Tibet's spiritual leader, the Dalai Lama, has been honored at a ceremony at the U.S. Capitol attended by President Bush. The awarding of the Congressional Gold Medal to the Dalai Lama marked the first time a U.S. president has made such a high profile public appearance with the Tibetan leader. President Bush joined lawmakers in urging China to hold direct talks with the exiled leader. Congressional correspondent Dan Robinson has more on the story.
It was an unprecedented tribute to the 72-year-old spiritual leader of Tibetan Buddhists, the symbol of his people's aspirations for autonomy for a half a century.
In presenting the Dalai Lama with the highest civilian honor Congress can bestow, the president and congressional leaders underscored hopes for a resolution of the decades-long Tibetan dispute with China, and direct talks between Beijing and the Dalai Lama.
"It [Congress] has conferred this honor on a figure whose work continues, and whose outcome remains uncertain," said President Bush. "In doing so America raises its voice in the call for religious liberty and basic human rights."
Democratic Speaker of the House Nancy Pelosi and Senate Republican leader Mitch McConnell also spoke.
PELOSI: "With this gold medal we affirm the special relationship between His Holiness the Dalai Lama and the United States."
MCCONNELL: "We have reached out in solidarity to the Dalai Lama and the Tibetan people, and the Chinese government needs to know that we will continue to do so. The U.S. government stands with Tibet."
The Dalai Lama fled Tibet for India in 1959 after a failed uprising against Chinese rule. He has long said he seeks greater religious and cultural freedoms not independence for Tibet's six million people.
The winner of the Nobel Peace Prize in 1989, the Dalai Lama used his remarks to repeat his readiness for dialogue with Chinese leaders aimed at meaningful autonomy for Tibet.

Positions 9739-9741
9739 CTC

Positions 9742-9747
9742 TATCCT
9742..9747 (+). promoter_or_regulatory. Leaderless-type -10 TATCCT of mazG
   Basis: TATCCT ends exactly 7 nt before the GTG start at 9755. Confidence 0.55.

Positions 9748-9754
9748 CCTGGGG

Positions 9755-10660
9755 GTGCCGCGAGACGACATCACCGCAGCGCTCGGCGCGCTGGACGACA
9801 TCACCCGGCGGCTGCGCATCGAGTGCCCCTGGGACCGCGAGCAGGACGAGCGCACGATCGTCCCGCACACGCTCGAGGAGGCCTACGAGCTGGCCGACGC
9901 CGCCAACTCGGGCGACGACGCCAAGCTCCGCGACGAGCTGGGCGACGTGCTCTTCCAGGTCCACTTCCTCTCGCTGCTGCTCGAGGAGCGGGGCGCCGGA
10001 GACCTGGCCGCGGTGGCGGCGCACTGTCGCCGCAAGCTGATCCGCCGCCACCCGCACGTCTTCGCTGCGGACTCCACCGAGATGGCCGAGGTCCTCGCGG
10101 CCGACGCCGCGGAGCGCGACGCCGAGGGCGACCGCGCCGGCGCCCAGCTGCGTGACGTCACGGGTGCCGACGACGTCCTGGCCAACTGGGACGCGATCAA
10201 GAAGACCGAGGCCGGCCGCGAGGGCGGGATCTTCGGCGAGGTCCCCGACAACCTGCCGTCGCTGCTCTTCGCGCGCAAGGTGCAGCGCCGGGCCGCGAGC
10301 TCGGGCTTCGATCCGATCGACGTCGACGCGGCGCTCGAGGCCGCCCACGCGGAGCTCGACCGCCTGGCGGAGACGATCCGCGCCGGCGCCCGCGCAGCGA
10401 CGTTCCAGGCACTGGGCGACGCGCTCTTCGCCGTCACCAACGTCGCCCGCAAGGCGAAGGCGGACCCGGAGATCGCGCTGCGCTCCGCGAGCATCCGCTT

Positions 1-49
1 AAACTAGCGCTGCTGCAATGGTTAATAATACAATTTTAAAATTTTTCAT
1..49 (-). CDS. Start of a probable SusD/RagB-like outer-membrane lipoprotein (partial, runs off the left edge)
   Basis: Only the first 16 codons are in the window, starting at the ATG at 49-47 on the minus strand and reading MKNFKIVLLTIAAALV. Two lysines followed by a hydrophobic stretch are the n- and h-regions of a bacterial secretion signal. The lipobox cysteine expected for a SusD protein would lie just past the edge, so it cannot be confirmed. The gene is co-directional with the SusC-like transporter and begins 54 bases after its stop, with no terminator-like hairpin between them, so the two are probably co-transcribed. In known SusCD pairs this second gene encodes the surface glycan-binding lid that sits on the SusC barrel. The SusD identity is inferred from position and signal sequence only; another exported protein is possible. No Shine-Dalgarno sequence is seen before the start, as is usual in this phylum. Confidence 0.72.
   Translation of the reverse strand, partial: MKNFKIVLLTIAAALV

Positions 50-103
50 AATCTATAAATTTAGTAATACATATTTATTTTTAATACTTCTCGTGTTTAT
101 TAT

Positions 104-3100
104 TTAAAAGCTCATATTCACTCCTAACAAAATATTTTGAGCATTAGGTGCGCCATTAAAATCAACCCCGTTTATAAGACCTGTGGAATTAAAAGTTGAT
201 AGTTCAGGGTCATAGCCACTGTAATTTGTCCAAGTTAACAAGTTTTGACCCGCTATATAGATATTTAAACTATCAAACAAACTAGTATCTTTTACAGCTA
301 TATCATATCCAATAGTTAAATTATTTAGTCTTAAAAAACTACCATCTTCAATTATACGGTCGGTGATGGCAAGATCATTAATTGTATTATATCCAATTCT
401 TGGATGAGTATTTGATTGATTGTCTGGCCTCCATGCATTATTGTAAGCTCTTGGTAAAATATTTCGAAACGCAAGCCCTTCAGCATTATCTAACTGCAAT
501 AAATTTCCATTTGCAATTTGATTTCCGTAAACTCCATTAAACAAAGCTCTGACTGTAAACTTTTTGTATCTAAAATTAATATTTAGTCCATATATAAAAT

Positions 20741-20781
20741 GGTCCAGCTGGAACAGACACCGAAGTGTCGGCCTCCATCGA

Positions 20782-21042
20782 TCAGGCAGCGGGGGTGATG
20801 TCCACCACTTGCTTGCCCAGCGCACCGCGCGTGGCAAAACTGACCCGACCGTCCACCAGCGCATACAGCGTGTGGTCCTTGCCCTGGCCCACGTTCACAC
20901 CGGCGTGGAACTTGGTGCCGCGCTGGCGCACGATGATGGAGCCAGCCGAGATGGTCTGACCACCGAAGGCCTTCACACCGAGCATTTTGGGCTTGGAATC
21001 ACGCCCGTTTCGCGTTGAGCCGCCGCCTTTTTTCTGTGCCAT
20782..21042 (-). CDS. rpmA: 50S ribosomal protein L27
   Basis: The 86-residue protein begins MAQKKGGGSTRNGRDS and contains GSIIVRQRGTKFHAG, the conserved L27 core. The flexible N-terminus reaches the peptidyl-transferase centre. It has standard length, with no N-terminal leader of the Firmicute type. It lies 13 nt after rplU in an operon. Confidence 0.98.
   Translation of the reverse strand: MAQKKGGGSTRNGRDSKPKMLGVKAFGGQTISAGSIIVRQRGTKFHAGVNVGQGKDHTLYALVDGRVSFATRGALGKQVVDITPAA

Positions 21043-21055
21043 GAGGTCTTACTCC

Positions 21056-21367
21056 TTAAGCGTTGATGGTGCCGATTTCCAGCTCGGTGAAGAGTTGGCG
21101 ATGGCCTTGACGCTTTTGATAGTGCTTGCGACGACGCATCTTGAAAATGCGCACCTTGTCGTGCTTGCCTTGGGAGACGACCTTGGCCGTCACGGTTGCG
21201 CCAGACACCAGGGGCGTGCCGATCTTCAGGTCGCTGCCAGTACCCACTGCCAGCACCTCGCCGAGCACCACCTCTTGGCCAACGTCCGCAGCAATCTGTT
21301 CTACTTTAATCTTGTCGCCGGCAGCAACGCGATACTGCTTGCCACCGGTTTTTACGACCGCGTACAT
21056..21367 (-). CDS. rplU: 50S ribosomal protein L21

"Let me take this opportunity to once again appeal to the Chinese leadership to recognize the grave problems in Tibet, the genuine grievances and deep resentments of the Tibetan people inside Tibet, and to have the courage and the wisdom to address these problems realistically in a spirit of reconciliation," said the Dalai Lama.
Earlier at a White House news conference, President Bush faced questions about China's condemnation of the tribute to the Dalai Lama. He had this response:
"I have consistently told the Chinese that religious freedom is in their nation's interest," said Mr. Bush. "I have also told them that I think it is in their interest to meet with the Dalai Lama."
Among other tributes, Nobel Laureate Elie Wiesel called the Dalai Lama a man of profound spiritual conviction who is devoted to his people.
"Who believes that, like all people, his own in Tibet have the right to live a sovereign religious and cultural life," said Elie Wiesel. "This is a right that must never be deprived from anyone."
Some U.S. lawmakers were more blunt in their remarks at Wednesday's ceremony .
Tom Lantos is Democratic chairman of the House Foreign Affairs Committee, and Ileana Ros-Lehtinen is ranking Republican on the panel.
LANTOS: "There is nothing that will guarantee the right atmosphere for the Beijing Olympics more certainly and more forcefully than your inviting this man of peace to Beijing for serious discussions and the once and for all resolving of the dispute between you and His Holiness."
LEHTINEN: "His heroic efforts on behalf of six million Tibetan people who continue to suffer under the iron grip of Beijing's Communist rulers. They continue to brave systematic attacks aimed at destroying their national and cultural identity."
In their remarks praising the Dalai Lama, U.S. lawmakers also touched on the human rights situation in Burma, where another Nobel Peace Prize laureate, Aung San Suu Kyi, remains in detention amid a military crackdown on democracy protesters.
After the ceremony, the Dalai Lama enjoyed Tibetan musical and dance performances by groups from across the United States gathered outside the U.S. Capitol building.